Just call or email.
davidgrove@steadicamoperator.com
cell 323-385-3456
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#7 Ari Gertler

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Posted 05 March 2004 - 02:54 PM

I have used his Davids's Rickshaw on the ground and attached to the back of a vehicle and it works great. When sitting in the rickshaw you are able to get OVER 180 degrees of movement with the Steadicam rig. It makes shooting profile from a moving vehicle simple, since the Steadicam rig is a couple of feet behind the vehicle it is mounted to (clear field of view). Great for shooting profile of a person running, a bike or a car then following it as it slows and makes lane changes behind and around you. I felt safe and secure, and did not notice any slack or wiggling. You can always add rachet straps and don't forget that the the driver is one of the most important pieces of the equation. I would always like to have a Grip in the back near me in case I need a pair of hands in an emergency.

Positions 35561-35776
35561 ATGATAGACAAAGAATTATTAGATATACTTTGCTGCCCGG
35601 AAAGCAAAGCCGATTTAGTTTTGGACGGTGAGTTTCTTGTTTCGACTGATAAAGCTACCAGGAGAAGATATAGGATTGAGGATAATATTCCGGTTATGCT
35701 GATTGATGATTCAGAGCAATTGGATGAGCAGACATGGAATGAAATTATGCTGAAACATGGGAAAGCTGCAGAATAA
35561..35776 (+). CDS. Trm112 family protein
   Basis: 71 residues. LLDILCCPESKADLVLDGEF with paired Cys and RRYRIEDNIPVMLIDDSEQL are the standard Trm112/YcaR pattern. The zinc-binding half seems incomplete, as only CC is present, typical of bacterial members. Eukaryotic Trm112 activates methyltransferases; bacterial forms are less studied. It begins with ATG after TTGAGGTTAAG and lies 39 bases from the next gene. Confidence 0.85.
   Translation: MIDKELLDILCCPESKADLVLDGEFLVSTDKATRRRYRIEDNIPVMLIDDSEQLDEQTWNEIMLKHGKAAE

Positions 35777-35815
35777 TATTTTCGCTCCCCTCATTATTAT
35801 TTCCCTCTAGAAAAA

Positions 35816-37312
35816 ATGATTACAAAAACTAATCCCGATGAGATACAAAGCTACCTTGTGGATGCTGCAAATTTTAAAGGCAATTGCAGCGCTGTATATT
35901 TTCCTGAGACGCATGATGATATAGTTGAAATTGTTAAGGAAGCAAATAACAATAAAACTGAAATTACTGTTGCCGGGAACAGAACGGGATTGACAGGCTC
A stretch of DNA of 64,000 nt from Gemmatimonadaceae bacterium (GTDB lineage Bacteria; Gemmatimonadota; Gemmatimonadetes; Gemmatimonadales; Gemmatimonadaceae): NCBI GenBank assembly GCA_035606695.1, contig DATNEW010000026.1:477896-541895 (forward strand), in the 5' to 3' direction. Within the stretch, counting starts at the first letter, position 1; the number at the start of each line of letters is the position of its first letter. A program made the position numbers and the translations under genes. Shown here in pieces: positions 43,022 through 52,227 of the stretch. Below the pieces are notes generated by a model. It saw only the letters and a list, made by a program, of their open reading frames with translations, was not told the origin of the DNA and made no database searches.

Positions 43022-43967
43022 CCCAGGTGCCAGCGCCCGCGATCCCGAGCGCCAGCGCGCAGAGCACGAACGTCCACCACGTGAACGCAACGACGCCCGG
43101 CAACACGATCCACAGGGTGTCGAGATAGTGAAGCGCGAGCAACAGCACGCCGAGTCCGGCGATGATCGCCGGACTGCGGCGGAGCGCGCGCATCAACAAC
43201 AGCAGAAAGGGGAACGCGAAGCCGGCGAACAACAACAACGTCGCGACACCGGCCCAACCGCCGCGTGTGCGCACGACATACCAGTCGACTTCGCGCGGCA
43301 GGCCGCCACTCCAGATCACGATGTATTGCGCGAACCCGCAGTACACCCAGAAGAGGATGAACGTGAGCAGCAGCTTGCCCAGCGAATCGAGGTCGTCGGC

Side Note: When I am shooting from a vehicle (except for the Shot Maker) I have found it neccessary to include the total weight of all the people and the gear when we are test driving the route looking for any issues that may come up (potholes, incline, etc.). You can notice in the photos that the pickup is sitting lower in the back since there is so much overhang weight. Lets hypothetically say that the photo was a rehersal run, but when picture is up, the 1st AC, and a Grip will usually be in the bed near me. The Director, DP or Scripty may want to sit in the crew cab with a monitor, or worse and less safe, they want to sit in the bed of the truck, There is a very good chance that the vehicle could unexpectedly bottom out causing pain and damage.

I really like that David's rig gives more options to the production. It works great as a standard rickshaw on the ground, and then can be quickly mounted to a vehicle for shots that need a little more speed.
Ari Gertler
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#8 Mitch Gross

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Posted 05 March 2004 - 04:28 PM